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In Yuji Kaku's Hell's Paradise: Jigokuraku, Gabimaru the Hollow is one of the most deadly ninja in feudal Japan. Sentenced to death after being betrayed by his village, Gabimaru is faced with a choice: find the elixir of life for the shogun or lose his life. Paired with a Yamada Asaemon executioner named Sagiri, he travels to an island rumored to be paradise, but find nothing but supernatural creatures that are eager to rain down pain and destruction upon them.
Reader, I love it.
It's rare to find a book that you perfectly jibe with. There are books I love deeply that still aren't aimed exactly for my heart the way Hell's Paradise is. Ninja? Assassins? Designs inspired by philosophy and religion? A tight story with great character relationships? Great draftsmanship, action choreography, and inventive special moves? Hell's Paradise has—to exaggerate only a little—basically everything I like in a manga.
Before I was a manga editor, I was comics critic, and before that, I was a kid who read comics and manga. And one thing I've loved since childhood are well-executed fight scenes. It's not as simple as just two people punching at each other or shooting fireballs. It can't just be violence for its own sake. Great fight scenes have expertly-executed stakes, interesting choreography—the panel-to-panel storytelling must be tight!—and characters that are either being pushed to their limits or are forced to interact in creative ways.
You can see a great fight scene at the end of JoJo's Bizarre Adventure: Stardust Crusaders, when Jotaro and DIO are battling for the final time. DIO seems utterly invincible, as he's decimated Jotaro's team and brutalized Jotaro himself. After spending ten volumes watching Jotaro surpass challenge after challenge, DIO himself proves to be the ultimate challenge...and a challenge that Jotaro more than rises to meet. The stakes are clear (if DIO lives, Jotaro's mother dies), the storytelling is crisp, and the way the two characters use their abilities elevates both characters.
Hell's Paradise hits me with a similar feeling. It's set on an island filled with dangers, which means that our characters end up going through a lot. The island itself serves as a crucible. We know that Gabimaru is ferociously talented. We know that Sagiri is a more than capable swordswoman. But the island takes them both out of their comfort zones and forces them to use their abilities in new and intriguing ways.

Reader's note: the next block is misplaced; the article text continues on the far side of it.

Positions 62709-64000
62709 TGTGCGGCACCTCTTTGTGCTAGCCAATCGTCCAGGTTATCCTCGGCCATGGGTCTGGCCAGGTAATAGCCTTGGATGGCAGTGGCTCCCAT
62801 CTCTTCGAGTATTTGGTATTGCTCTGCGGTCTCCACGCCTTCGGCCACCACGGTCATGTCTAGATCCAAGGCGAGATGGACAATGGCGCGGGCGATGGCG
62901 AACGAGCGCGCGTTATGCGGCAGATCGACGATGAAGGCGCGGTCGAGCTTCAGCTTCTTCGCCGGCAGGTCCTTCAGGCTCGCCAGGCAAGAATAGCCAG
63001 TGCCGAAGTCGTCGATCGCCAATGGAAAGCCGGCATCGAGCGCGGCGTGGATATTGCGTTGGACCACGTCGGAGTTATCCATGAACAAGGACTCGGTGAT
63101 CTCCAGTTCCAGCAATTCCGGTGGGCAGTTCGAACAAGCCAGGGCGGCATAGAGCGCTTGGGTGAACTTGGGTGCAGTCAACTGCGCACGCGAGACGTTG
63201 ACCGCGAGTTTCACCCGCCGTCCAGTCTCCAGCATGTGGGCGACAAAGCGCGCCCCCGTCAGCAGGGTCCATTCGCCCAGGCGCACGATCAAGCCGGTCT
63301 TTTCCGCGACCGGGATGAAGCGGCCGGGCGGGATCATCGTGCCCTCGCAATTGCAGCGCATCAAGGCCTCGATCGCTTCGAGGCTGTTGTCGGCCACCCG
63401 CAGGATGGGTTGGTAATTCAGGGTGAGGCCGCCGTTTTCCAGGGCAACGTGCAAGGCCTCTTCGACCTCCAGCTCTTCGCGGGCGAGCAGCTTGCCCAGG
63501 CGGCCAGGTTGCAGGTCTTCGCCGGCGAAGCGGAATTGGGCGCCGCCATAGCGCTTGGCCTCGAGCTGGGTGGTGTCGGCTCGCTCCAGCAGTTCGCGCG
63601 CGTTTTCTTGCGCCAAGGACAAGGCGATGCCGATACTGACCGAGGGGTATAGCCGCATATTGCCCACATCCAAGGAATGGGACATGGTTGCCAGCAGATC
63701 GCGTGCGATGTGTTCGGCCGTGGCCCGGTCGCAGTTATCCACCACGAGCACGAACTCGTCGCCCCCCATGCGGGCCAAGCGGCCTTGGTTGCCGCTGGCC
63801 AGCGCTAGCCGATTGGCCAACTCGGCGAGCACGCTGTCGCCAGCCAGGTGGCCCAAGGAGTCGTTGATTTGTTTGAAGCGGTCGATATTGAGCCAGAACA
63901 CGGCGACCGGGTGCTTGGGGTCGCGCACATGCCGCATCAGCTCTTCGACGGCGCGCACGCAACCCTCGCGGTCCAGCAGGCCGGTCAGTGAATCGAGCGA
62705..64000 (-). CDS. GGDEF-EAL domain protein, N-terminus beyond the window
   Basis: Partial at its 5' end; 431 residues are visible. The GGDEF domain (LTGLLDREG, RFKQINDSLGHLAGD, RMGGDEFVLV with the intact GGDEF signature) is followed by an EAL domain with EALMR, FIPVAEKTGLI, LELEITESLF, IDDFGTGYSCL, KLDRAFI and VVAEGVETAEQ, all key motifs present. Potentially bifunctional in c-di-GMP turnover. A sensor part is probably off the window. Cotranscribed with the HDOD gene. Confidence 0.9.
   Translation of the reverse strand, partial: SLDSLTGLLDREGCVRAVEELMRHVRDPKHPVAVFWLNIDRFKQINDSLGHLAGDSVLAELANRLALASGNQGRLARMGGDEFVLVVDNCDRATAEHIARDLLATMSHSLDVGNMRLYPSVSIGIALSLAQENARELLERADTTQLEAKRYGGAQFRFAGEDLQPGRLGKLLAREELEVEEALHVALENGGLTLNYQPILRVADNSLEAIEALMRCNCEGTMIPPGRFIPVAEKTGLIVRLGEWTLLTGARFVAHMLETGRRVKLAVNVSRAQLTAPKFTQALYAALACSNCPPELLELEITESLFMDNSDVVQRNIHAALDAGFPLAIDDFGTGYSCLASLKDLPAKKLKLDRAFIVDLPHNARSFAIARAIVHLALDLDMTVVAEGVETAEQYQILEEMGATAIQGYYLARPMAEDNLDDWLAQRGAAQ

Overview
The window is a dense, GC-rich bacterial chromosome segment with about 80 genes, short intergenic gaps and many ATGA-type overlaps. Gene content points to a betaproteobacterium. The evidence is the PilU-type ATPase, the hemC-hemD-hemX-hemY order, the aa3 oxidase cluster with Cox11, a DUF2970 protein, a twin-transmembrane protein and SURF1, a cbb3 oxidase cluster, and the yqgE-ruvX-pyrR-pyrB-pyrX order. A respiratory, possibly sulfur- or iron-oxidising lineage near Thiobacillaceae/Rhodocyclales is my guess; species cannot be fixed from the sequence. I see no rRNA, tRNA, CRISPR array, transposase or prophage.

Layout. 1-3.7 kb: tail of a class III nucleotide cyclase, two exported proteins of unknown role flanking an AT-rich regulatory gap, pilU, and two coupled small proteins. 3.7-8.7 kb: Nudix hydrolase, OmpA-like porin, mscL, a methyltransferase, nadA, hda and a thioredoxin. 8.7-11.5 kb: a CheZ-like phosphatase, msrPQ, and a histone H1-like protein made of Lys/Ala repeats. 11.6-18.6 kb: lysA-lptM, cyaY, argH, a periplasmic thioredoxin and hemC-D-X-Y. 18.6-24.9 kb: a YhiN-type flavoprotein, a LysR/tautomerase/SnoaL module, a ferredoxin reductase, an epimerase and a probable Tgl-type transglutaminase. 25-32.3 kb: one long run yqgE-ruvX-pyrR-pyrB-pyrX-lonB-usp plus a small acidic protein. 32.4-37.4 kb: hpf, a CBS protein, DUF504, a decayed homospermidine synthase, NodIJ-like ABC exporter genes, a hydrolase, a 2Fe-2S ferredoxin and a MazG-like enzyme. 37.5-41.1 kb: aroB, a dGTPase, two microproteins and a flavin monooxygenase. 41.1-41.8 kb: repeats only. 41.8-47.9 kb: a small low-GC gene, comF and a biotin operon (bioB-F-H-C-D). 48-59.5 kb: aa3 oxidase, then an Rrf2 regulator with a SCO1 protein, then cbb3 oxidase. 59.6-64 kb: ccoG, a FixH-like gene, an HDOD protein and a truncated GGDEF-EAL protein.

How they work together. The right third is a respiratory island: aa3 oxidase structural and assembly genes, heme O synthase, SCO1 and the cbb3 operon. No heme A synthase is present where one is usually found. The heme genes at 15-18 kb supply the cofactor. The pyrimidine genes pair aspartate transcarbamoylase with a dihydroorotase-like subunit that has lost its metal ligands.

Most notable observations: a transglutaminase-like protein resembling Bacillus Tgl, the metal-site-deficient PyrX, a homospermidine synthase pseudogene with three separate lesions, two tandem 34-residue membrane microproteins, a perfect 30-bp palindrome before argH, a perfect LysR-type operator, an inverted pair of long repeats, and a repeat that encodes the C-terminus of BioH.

They don't just fight the supernatural beasts on the island, either. In addition to Gabimaru, several other criminals have been freed from death row in order to find this elixir, each one of them vicious killers. Gabimaru is one of the most brutal shinobi around, but contending with monsters, bandit chiefs, blood-crazed serial killers, and worse puts even his prodigious abilities to the test.
That test is what makes fight scenes so much fun for me. I know what Gabimaru is capable of and I know how he operates. These monsters and rivals take him to the limit (or, if they don't measure up, provide for a brief diversion), and that's how fascinating fight scenes are made.
It's not all about the fights, of course. Hell's Paradise: Jigokuraku has a large cast of great characters, from samurai executioners to ninja assassins. Understanding the characters makes the fights even more exciting, and keeps me glued to the plot, too.
There's so much to enjoy about Hell's Paradise: Jigokuraku, from Kaku sensei's fantastic artwork and storytelling to the way the story artfully incorporates a wide variety of supernatural philosophies and entities, that even just narrowing it down to "the fight scenes are great!" doesn't truly, truly get across the appeal of the series. But if you do try it out, you'll get to discover a great manga from volume one.
Read a free preview of Hell's Paradise: Jigokuraku, Vol. 1 by Yuji Kaku here.
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